I recently sent off my novel “Beneath the Sky” to be copy-edited. A friend of a friend recommended a friend as a copy-editor, which means, I suppose, that my novel is halfway to Kevin Bacon. But that aside, I’m paying to get have it copy-edited in a professional manner because I want to put this thing out there in a professional fashion, but with that act, I run smack into that old publishing stand-by, Yog’s Law.
Yog’s Law states an old truism of traditional publishing:
Money flows towards the writer.
For years (decades?), I’ve heard writers and publishers quote this law. The backstory is here, where apparently James McDonald boiled down all the anti-scammer wisdom he could into one simple phrase. In that, he did a fabulous job. It’s clear, to the point, and memorable. Golly, it’s almost as if he knows a thing or two about writing, eh?
In traditional publishing, this little gem has saved a lot of aspiring writers from becoming aspiring victims. Don’t pay an agent to read your book. Don’t pay your so-called publisher for copy-edits or cover design. And for the love of God, don’t pay your publisher for the actual printing! Money flows towards the writer.
But in self-publishing (or “indie” publishing as the cool kids say) this is getting blurred. I’m a writer up to the point where I think the book is ready to go, but then I’m the publisher when I put it through copy-edits, cover design, print setup costs, etc. These are legitimate tasks that a publisher performs when publishing someone else’s book, and publishing companies hire people (i.e. PAY someone) to do those tasks. Then when it’s all done and out the door, I suppose I’m somewhere in between, money flowing back to me the writer while also setting some aside as the publisher to cover costs for the next book.
John Hartness opined on this last year, and James MacDonald (YOG himself!) stopped by to comment on it. He pointed out that his law is still valid as long as you keep track of which hat you’re wearing, i.e. writer vs. publisher, and that ultimately the publisher’s money is still flowing towards the author. “That it’s only moving from one pocket to another in the same pair of pants is immaterial.”
I get that, and be assured that I’m being pretty tight with any cash outlays towards this self-publishing venture, but I could have been less so. I ran into one company, 52 Novels, that does a lot of the publishing work for you. For a fee, they handle e-book formatting and for a little extra will even do print-book layout. They can farm out cover design, and if you ask nicely, I think they’ll even hook you up with a copy-editor or other literary services. By all accounts, they are quite ethical and have a reputation for doing high quality work for a reasonable price.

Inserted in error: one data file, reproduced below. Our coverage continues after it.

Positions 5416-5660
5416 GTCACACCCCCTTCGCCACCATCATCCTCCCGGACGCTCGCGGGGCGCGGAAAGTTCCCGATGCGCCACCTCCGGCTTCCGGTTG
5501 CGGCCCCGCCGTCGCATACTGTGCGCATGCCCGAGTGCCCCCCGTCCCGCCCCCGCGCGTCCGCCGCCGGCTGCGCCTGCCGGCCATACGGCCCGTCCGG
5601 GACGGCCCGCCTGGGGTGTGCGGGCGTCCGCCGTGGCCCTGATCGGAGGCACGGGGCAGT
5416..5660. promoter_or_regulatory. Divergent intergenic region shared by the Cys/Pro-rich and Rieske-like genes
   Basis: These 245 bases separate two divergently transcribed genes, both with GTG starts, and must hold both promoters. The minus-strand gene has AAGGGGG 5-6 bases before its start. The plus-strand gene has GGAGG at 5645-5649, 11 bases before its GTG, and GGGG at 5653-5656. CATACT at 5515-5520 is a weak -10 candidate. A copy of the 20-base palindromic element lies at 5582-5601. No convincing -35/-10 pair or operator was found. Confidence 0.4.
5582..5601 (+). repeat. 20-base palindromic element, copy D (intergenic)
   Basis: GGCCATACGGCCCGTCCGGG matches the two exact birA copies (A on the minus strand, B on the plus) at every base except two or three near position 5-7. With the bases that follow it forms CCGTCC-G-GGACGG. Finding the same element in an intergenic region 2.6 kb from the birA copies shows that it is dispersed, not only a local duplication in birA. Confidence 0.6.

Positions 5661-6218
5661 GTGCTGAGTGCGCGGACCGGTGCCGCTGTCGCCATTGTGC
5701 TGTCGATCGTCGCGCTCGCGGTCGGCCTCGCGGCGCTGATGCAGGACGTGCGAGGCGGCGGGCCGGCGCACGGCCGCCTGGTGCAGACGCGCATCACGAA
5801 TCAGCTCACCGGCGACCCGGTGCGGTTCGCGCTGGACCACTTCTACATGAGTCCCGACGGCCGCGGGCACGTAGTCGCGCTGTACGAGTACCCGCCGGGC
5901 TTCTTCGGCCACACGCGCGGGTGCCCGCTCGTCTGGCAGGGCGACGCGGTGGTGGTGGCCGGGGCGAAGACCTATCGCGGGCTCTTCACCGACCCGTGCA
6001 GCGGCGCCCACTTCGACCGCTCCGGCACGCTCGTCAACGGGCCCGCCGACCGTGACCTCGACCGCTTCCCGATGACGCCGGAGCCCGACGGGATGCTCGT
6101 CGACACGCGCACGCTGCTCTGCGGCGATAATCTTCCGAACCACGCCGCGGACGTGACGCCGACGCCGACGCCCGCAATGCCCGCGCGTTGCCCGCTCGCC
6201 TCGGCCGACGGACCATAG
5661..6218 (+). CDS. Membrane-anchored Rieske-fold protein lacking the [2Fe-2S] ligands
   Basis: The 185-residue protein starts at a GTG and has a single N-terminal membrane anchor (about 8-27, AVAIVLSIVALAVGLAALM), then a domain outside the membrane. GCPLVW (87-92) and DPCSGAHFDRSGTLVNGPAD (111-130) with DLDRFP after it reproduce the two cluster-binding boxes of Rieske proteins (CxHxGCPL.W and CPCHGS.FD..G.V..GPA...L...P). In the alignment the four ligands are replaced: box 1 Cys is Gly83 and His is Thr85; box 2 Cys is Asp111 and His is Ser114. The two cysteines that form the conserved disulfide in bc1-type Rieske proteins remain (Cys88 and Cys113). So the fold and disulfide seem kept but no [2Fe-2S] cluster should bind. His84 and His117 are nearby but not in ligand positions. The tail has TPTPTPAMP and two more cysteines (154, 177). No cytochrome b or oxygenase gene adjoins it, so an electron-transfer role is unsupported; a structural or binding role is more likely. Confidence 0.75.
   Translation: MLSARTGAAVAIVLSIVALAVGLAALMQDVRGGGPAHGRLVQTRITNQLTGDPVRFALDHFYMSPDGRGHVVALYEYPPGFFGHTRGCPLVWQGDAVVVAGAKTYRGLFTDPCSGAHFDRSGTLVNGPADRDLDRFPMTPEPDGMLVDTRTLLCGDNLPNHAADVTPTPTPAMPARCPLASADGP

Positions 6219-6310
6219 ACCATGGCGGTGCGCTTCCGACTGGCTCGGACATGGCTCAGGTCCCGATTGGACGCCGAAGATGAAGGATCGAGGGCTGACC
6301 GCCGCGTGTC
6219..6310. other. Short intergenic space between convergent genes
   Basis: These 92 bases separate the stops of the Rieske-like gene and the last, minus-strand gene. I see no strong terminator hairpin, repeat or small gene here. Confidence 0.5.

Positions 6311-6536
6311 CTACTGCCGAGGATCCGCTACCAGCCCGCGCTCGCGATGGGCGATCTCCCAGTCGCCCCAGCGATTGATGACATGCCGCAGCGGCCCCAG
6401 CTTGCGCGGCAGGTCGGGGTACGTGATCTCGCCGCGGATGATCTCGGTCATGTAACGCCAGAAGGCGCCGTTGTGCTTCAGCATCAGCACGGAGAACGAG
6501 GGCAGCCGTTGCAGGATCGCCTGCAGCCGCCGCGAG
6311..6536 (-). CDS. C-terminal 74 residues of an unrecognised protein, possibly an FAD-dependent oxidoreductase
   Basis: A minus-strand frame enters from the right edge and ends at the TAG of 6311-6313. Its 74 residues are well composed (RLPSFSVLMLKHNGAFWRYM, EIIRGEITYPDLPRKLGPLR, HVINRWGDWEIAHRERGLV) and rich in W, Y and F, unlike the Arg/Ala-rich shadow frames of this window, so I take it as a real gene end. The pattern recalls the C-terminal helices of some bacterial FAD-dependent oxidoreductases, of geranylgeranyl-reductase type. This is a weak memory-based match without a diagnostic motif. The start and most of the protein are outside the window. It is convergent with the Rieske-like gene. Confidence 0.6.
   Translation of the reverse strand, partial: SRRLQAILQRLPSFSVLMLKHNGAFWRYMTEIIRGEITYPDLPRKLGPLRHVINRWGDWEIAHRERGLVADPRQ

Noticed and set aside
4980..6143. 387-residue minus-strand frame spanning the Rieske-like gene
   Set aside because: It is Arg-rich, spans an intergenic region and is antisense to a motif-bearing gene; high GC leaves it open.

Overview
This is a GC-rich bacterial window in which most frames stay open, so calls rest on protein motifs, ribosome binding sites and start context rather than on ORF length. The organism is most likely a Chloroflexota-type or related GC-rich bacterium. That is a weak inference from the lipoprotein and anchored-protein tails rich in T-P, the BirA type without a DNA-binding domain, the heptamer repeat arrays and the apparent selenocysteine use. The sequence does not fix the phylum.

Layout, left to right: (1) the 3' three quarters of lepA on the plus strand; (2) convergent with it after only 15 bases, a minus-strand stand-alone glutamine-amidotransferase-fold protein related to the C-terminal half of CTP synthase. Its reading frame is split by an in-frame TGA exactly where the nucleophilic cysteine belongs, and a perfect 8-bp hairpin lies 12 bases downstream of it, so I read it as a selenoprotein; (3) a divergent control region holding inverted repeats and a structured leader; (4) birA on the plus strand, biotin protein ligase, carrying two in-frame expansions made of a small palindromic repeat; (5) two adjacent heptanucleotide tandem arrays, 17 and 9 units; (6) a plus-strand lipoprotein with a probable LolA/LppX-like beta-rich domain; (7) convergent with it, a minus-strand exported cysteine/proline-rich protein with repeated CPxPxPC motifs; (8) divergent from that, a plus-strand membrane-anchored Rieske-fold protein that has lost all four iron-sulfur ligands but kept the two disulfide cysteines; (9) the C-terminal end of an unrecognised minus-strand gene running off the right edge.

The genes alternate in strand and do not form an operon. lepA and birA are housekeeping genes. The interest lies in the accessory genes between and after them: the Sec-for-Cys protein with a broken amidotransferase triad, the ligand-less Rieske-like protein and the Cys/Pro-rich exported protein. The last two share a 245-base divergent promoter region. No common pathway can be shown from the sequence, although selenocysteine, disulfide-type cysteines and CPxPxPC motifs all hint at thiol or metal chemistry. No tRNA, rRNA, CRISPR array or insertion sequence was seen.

But I’ve heard of others that are maybe not so ethical, yet they look quite similar. Perhaps the crucial difference is that after you pay these less-ethical cousins for their services, they do you the added “favor” of publishing the book for you to various e-book outlets and POD fulfillment channels, only keeping a mere 20-50% of the perpetual royalties in exchange for this bonus service. With that one little detail, I’ve suddenly gone from paying a professional to do the job right to paying someone to rip me off. At least, that’s what it looks like to me. (To be clear, 52 Novels is a pay-for-service company, NOT a publisher or scammer.)
The key difference seems to be that when I pay my friend-thrice-removed to copy-edit my book or hire an artist to paint my cover, I am retaining all control as the publisher of my book. But that’s not boiled down into such a nifty little gem as Yog’s Law.
I suppose what we need is Yog’s Corallary, something like: But if you do pay for necessary services, be sure you keep control.
Yeah, not quite so clean and pithy. Yog, where are you when we need you?
Note: an extra bit of googling found a professional response to this question of Yog’s Law in the self-publishing era, including some good logic and a big-ass flow chart, so check out The Write Agenda. It’s very informative and promises an impending white paper on the subject. But still, nothing quite so clean and pithy as the original.